When police receive a call about a missing person, they usually assume that person will be found safe and sound soon enough as that’s what happens in the majority of cases. But when neighbors call the cops alleging there’s a dead man in a property it’s a different story entirely.
When 65-year-old Brian Egg went missing from his Clara Street home in San Francisco’s South of Market neighborhood, his relatives reported to the police that they hadn’t heard from him in days. But then a neighbor called saying they feared that Egg was dead inside his house.
Brian Egg reportedly lived a quiet life in his suburban home in the South of Market neighborhood. Neighbors said he was the quiet, unassuming type who kept to himself for the most part. But when police started getting calls regarding the whereabouts of Egg, they went ahead and carried out what they call “wellness checks,” two of them to be precise.
Having received multiple calls from worried neighbors and family members, the local police performed two “wellness checks” which consisted of knocks at the door to check if anyone was home. When there was no answer at the door, the attending officers simply moved on without entering the property. This essentially makes those wellness checks useless in the face of a real missing person’s case.
Missing Person Report
When Egg’s sister filed a missing person report with the police, they attended the property once again. This was their third visit, and once again, as no one answered the door, they failed to gain entry and simply moved on. Police Cmdr. Greg McEachern attempted to explain the police’s actions during a press conference.
According to CBS Local, at the press conference, the police commander attempted to deflect blame from the police. “We don’t just go breaking down doors because someone reports someone missing,” said McEachern to one reporter. But another reporter present took issue with that answer and took the argument to the police spokesperson.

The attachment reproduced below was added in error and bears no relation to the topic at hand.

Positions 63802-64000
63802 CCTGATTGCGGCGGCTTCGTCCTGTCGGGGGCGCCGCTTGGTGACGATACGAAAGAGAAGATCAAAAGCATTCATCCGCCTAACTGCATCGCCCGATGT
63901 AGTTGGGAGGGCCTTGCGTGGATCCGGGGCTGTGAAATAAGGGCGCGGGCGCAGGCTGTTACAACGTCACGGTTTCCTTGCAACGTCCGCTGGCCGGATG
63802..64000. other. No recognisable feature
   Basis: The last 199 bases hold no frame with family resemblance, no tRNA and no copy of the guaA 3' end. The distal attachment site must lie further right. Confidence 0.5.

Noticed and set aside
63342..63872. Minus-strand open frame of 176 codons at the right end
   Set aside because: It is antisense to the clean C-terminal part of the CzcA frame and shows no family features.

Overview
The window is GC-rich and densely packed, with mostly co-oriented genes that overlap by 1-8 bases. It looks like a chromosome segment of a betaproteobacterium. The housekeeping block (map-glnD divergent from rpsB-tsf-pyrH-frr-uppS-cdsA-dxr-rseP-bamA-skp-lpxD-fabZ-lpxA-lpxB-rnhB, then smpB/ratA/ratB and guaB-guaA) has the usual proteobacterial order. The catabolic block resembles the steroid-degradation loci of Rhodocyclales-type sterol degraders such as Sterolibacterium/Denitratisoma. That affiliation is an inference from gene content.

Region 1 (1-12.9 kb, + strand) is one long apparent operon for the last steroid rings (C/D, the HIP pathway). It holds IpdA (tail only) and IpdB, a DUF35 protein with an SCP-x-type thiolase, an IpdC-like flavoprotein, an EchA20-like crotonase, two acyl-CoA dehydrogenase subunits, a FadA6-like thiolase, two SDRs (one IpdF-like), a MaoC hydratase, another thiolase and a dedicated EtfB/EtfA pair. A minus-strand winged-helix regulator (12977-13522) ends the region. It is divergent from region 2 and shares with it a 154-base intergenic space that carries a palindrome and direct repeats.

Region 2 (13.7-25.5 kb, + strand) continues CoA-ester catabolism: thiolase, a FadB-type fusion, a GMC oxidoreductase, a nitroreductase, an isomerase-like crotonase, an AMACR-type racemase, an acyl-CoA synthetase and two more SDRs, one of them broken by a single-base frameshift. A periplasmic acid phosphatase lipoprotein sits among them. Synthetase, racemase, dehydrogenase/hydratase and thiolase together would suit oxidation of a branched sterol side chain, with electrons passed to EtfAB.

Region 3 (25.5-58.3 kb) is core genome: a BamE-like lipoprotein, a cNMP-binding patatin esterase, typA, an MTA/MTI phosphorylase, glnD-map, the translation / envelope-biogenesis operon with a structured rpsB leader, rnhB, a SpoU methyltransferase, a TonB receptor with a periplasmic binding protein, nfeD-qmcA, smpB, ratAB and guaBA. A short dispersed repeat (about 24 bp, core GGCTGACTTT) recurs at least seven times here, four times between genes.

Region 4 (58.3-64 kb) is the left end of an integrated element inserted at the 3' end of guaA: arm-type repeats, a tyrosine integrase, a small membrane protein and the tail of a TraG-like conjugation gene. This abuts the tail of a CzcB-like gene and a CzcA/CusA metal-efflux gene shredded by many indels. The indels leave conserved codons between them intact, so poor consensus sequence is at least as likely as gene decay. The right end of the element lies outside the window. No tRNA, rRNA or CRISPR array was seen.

The reporter waited his turn and then addressed the police commander. “But you had family and neighbors saying over and over at that time they thought he was dead,” the reporter asked. To that, McEachern responded, “I don’t have information saying someone thought he was dead, just that there were people that were coming and going and they hadn’t seen him.”
Around a week later and concerned neighbors called the cops once again. They reported suspicious activity around the property in the form of two middle-aged men and a cleaning truck. When police arrived, they arrested 52-year-old Robert McCaffrey and then, a little later in the day, a man called Lance Silva. They were arrested after cleaning products and suspicious odors were found in the home.
When the SFPD obtained a proper search warrant the following day, no one was expecting to find what they found inside the property. That find was more gruesome than even some of the most seasoned officers were used to. The attending officers following a strange odor all the way to a concealed part of the house where they found a large fish tank.